A Better Picture of Migraine-Related Disability: The Headache Impact Test (HIT)

The migraine disability assessment (MIDAS) questionnaire has always been a good way of determining the number of days migraine patients experiencing episodic migraine are unable to work or perform their regular activities at home, but until recently there hasn’t been a very good questionnaire for providing doctors with a fuller picture of the ways in which patients are disabled by their migraine attacks.

The Headache Impact Test (HIT-6) has been developed to do this, especially among chronic migraineurs. This is extremely important because migraine is both underdiagnosed and undertreated. A reliable diagnostic tool available to both patients and doctors like the HIT is has the power to change that.

In an effort to determine how accurate the HIT is in assessing the burden and level of disability of chronic migraine sufferers, a group of researchers used the test to assess more than 2,000 patients. They determined the HIT does an accurate, reliable job of determining the impact of episodic and chronic migraine and the difference in level of disability associated with chronic migraine when compared to episodic migraine.

The HIT measures the patient’s level of head pain, social, work and cognitive functioning, vitality and psychological distress. Each item is assessed a numeric value and tallied to provide an overall headache severity level. The lowest possible number is 36 and the highest is 78. Within that range there are four categories of headache severity:

  • Little or no impact (46 or less)
  • Some impact (50 -55)
  • Substantial impact (56-59)
  • Severe impact (60-78)

While the MIDAS asks patients to share how many days a month they are kept from work, household tasks and family and social obligations, the HIT provides a more well rounded picture of an individual’s disability by asking the patient to rank the extent to which migraine interrupts a host of activities of daily life on a scale from one to five. This is especially important for chronic migraine sufferers, many of whom are completely unable to work or perform household chores and cannot actually answer the question of how many days a month they are taken away from these tasks.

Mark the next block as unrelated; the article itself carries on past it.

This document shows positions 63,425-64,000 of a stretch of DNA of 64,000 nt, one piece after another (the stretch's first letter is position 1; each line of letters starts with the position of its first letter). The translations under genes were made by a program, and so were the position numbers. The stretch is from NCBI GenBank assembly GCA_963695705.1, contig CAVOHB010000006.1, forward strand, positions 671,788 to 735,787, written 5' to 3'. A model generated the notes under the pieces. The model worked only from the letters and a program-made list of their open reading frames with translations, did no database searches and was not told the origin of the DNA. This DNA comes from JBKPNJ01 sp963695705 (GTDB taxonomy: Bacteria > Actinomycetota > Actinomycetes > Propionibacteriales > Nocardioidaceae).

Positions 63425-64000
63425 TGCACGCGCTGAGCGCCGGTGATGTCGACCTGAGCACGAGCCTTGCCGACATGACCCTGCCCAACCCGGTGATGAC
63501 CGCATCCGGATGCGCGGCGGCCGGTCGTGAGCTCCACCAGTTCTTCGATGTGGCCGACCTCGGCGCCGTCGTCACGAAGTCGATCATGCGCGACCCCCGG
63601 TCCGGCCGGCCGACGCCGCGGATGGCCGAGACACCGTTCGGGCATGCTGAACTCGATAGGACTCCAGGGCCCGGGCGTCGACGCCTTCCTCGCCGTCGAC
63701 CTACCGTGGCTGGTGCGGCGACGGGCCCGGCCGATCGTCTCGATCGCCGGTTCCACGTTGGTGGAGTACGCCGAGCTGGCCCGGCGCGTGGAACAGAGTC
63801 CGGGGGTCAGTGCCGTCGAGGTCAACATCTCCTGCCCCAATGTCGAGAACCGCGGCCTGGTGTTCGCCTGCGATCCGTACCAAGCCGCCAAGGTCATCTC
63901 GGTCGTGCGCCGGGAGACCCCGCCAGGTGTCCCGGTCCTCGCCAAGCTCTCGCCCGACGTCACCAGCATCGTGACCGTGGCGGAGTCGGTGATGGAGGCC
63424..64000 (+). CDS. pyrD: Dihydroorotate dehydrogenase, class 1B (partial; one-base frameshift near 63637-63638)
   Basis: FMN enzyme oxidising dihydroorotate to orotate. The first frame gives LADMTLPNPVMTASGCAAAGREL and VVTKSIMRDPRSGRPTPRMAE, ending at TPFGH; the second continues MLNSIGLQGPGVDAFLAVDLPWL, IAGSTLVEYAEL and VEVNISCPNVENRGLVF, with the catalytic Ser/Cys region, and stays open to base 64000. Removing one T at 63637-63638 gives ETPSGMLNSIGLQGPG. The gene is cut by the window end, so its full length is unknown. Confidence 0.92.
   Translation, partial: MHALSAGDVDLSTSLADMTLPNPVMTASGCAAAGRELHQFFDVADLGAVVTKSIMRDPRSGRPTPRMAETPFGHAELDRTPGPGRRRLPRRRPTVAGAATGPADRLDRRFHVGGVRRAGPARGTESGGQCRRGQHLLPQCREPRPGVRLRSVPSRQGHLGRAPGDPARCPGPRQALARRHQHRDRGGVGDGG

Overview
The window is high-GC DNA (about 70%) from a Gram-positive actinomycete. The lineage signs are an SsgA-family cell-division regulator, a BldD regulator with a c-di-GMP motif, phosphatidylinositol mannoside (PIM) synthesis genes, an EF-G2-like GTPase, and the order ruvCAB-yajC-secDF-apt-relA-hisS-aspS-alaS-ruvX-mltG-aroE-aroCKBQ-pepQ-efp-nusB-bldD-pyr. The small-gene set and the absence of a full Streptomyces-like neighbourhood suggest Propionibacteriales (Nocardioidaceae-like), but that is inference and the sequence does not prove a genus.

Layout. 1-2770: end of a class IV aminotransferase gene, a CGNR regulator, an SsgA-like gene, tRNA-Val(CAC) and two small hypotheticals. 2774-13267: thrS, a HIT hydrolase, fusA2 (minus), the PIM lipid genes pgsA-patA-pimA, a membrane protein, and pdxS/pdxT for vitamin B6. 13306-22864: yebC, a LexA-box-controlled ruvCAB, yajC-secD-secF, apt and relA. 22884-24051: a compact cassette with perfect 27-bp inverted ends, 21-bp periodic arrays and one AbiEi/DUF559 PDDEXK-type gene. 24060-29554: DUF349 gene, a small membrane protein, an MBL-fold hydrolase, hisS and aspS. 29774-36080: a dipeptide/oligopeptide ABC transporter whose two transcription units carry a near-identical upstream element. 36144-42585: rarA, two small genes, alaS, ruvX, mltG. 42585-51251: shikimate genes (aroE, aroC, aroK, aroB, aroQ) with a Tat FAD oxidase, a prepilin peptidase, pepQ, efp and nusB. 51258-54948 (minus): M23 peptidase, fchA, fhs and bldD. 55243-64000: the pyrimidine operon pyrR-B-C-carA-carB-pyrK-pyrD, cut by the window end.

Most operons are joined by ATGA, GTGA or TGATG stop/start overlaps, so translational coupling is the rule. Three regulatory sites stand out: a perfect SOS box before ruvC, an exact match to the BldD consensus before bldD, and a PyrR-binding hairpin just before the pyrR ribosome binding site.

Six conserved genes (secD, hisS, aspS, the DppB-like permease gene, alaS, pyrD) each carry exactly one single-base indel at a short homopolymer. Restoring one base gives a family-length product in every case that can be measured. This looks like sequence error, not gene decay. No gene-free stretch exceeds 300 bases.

More than half of episodic migraineurs and almost three-quarters of chronic migraineurs in the study said their migraine disease had a severe impact on their daily lives. More than half of non-migraine study participants said their headaches had little to no impact on their daily lives. The researchers observed a high level of consistency between patients with chronic migraine and their level of disability on the HIT scale.

The HIT is available online, which allows patients who wonder if their migraines are something to be concerned about to objectively assess for themselves the extent to which their lives are being interrupted. They can then take the results to a doctor and seek out treatment of their own initiative even if a doctor never asks about how their lives are impacted by migraine disease. The HIT can be found at: Headache Impact Test.

This article represents the opinions, thoughts, and experiences of the author; none of this content has been paid for by any advertiser. The Migraine.com team does not recommend or endorse any products or treatments discussed herein. Learn more about how we maintain editorial integrity here.
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